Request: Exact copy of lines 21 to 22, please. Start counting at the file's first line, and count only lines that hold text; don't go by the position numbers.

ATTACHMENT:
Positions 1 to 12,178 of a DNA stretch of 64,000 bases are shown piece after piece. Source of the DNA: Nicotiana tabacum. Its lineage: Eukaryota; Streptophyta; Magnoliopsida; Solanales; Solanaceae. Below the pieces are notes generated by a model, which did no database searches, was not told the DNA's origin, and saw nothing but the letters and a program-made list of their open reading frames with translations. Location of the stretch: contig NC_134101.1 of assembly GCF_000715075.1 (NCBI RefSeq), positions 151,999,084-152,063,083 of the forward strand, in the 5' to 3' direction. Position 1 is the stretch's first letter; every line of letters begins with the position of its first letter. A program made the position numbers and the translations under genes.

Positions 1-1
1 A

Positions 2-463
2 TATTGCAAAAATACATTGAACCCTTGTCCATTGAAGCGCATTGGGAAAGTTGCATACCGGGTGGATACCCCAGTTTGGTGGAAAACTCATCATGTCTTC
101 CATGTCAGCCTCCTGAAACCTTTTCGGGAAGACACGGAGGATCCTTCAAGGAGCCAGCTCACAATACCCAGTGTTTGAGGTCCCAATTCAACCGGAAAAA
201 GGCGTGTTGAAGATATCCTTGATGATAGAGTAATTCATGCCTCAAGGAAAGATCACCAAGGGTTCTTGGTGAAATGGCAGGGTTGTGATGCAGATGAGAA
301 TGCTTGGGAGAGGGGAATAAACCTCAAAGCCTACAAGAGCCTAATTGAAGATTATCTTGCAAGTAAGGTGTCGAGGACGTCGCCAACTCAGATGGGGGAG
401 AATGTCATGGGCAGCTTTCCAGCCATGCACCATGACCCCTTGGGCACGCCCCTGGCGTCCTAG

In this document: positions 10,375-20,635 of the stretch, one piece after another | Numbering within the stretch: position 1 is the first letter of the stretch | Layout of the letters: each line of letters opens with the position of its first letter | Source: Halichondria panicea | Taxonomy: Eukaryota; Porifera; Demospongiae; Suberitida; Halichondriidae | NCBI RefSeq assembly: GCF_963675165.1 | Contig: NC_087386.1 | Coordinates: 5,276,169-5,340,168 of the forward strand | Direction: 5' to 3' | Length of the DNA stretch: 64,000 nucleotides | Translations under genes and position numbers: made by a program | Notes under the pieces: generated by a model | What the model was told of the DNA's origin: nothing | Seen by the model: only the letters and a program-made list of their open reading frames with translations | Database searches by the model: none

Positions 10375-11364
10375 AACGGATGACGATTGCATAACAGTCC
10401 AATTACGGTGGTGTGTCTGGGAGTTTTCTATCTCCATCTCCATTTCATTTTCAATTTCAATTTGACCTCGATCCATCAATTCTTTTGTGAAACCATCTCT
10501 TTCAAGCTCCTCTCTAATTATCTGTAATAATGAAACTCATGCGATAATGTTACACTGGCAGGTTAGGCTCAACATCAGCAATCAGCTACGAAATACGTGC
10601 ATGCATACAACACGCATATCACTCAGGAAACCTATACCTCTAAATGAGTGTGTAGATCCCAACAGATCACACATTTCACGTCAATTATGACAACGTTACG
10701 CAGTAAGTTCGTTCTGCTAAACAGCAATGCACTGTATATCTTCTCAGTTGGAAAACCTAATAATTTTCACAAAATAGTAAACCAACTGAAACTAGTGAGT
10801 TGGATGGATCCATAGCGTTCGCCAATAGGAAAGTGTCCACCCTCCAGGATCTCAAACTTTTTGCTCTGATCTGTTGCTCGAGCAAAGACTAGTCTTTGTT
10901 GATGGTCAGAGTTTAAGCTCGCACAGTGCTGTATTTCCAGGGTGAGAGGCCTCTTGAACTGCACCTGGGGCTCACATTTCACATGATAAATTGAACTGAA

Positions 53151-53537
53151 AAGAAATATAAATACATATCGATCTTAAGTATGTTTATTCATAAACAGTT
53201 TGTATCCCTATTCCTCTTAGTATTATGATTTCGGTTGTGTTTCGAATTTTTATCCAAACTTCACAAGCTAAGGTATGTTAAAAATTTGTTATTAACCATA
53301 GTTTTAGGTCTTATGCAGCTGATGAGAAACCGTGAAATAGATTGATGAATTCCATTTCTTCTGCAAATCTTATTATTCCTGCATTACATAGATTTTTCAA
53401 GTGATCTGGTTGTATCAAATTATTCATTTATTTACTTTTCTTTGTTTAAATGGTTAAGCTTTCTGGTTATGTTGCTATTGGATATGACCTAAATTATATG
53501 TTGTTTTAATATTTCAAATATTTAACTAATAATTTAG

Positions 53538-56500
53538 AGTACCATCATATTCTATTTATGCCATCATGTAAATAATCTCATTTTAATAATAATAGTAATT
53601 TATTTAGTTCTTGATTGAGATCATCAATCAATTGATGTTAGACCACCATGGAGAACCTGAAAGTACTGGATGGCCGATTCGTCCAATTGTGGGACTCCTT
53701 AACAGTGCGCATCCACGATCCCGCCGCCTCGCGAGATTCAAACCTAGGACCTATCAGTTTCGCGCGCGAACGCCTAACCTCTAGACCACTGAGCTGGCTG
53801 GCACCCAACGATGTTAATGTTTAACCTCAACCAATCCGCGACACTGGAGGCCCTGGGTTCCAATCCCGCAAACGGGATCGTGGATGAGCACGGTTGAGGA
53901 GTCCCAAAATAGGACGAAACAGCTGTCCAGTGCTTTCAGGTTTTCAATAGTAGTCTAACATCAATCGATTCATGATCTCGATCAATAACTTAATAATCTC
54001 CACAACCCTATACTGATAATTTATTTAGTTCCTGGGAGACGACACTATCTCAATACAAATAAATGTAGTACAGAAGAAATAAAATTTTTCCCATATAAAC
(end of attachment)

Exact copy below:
53201 TGTATCCCTATTCCTCTTAGTATTATGATTTCGGTTGTGTTTCGAATTTTTATCCAAACTTCACAAGCTAAGGTATGTTAAAAATTTGTTATTAACCATA
53301 GTTTTAGGTCTTATGCAGCTGATGAGAAACCGTGAAATAGATTGATGAATTCCATTTCTTCTGCAAATCTTATTATTCCTGCATTACATAGATTTTTCAA